Tim Griffin: 'The Futurist' - Part 1

Futurist’ – One who predicts newly emerging technologies with marketing trends and financial opportunities. Futurists are deep thinkers with strong organizational skills... Also known as… Those who constantly push the envelope… And think outside the box.

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Drummer Tim Griffin always had music in his heart and soul. Tim’s dad Larry, a noted entertainer, singer, and dancer in Western Massachusetts introduced him to tap dancing at the age of six. “My father’s dancing had a tremendous influence on me. His nickname was the ‘old smoothie’. His rhythm was always effortless”.

Tim’s sense of impeccable timing and taste as a drummer directly evolved from his tap skills as a young child. Unbeknownst to Tim at the time was that Buddy Rich had been tap dancing on Broadway at the age of four, while Louie Bellson attributed his amazing double bass drum techniques directly to his tap dancing skills.

"After showing up at my little league baseball game in tap shoes. I decided it might be time for a change. Needless to say, there was a lot of ridicule, embarrassment, and laughter. I then started playing the drums in 6th grade. It was just so much cooler than tap dancing”. I got my first drum set the following year, and played in both my junior high, and high school bands”.

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During eighth grade, Tim began taking drum lessons with the legendary Joe Sefcik who had been Joe Morello’s first teacher. At age 14, wearing his brand new tuxedo…Tim began playing professionally with the Crystal Tones.

Tim’s first paying gig was at the Mountain Park Ballroom in Holyoke, Massachusetts. Right from the very beginning, Tim was playing high profile concerts with many well – known national recording stars. At the time, many groups just could not afford a touring group to back them up.

The Crystal Tones supported The Shirelles, The Dootones, The Dovells, The Five Satins, Freddy ‘Boom Boom’ Cannon, and numerous others. Roy Orbison was the very first musician to appear at Mountain Park with his own group. The Crystal Tones were also performing regularly at The Crystal Lake Ballroom in Ellington, Connecticut.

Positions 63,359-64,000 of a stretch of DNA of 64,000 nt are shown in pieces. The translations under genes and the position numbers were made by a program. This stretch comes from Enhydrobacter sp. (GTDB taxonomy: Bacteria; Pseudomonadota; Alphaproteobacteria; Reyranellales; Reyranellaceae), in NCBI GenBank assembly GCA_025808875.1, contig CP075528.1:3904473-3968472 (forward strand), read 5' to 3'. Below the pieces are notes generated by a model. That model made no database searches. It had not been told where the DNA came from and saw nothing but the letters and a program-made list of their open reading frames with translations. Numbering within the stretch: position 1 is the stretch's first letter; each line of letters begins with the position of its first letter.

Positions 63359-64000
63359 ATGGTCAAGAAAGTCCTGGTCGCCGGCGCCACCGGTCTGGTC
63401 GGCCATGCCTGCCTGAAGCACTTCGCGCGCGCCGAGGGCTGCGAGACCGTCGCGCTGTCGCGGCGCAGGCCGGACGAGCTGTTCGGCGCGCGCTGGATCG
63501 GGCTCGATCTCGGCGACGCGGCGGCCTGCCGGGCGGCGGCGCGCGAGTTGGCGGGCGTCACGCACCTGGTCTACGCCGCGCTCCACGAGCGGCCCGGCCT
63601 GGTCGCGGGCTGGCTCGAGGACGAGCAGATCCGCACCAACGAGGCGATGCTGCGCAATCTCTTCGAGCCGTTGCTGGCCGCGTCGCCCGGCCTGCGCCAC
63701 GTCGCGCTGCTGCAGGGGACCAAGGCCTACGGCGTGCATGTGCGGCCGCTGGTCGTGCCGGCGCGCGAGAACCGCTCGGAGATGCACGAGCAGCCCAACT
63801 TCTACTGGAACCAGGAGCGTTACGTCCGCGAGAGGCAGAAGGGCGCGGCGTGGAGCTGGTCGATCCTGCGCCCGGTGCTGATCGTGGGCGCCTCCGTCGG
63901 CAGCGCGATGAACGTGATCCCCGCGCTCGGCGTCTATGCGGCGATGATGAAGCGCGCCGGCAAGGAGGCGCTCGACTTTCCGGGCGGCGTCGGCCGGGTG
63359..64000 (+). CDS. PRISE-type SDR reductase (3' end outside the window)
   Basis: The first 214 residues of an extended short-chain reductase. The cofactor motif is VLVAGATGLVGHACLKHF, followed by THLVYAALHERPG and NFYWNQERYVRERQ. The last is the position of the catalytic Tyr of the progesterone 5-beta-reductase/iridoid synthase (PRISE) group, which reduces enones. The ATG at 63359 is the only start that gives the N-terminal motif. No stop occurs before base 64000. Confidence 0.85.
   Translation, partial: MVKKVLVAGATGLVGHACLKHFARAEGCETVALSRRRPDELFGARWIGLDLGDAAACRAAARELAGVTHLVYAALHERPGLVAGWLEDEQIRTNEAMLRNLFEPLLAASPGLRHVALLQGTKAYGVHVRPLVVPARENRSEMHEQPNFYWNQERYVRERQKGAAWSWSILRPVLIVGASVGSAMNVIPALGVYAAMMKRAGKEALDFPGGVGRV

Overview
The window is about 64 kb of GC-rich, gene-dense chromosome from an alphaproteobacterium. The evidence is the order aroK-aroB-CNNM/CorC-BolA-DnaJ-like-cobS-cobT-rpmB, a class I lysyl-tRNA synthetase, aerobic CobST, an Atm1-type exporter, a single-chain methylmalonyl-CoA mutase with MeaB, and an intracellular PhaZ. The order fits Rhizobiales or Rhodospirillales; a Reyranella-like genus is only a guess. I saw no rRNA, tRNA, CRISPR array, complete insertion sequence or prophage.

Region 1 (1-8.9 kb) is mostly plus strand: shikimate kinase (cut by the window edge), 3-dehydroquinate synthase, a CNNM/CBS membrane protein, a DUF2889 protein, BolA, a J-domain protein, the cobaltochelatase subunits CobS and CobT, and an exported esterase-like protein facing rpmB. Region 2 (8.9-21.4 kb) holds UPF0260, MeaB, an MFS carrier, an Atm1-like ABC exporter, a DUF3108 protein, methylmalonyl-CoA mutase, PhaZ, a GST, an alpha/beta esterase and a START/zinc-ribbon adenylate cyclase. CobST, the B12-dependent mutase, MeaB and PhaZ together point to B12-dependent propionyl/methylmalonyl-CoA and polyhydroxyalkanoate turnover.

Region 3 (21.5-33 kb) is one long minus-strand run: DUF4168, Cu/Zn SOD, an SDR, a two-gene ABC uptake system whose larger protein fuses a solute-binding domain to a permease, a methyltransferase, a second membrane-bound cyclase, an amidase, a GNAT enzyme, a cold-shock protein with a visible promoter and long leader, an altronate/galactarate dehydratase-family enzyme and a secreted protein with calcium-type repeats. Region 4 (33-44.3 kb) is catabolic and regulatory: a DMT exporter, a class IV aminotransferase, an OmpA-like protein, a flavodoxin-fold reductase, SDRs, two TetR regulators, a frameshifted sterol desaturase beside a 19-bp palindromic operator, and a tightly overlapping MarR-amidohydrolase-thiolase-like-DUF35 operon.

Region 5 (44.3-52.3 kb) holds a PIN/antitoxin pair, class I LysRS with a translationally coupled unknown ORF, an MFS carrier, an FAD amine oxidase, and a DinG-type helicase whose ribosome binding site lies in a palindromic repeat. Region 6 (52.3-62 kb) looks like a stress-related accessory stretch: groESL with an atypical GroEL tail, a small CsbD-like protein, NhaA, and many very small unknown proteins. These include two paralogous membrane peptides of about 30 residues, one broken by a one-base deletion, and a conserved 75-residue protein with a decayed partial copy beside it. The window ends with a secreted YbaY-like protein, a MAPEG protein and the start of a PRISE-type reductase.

One fateful day while studying with Joe Sefcik, Joe invited Tim to a performance of the Dave Brubeck Quartet at Springfield (Mass.) Symphony Hall when The Dave Brubeck Quartet were at their peak. “Joe invited me as Joe Morello’s guest to see them in concert…That was probably the most influential and memorable show of all-time”.

There was one microphone on the stage four feet away from Paul Desmond. The group played and was balanced like a symphony orchestra.  Joe had played most of the night lightly touching his bass drum, but had it tuned so perfectly to the room, that when he hit it hard, it had a deep architectural room resonance. It was the first time I met Joe Morello. We stayed until after the concert was over, and went backstage to help Joe, pack up his drums. Before we packed up, he let me sit behind his set and play them.  I was scared to death. We stayed in touch over the years, but with some large gaps in time.”

Through Sefcik’s guidance, Tim learned many of Joe Morello’s techniques and began applying them to his own evolving vocabulary. One of the first lessons learned was the art of playing musically. Like Morello, Tim always focused on supporting the group effort…Listening carefully, and never getting in the way of the other musicians. Tim also understood the concept of impeccable timekeeping from the very start of his career.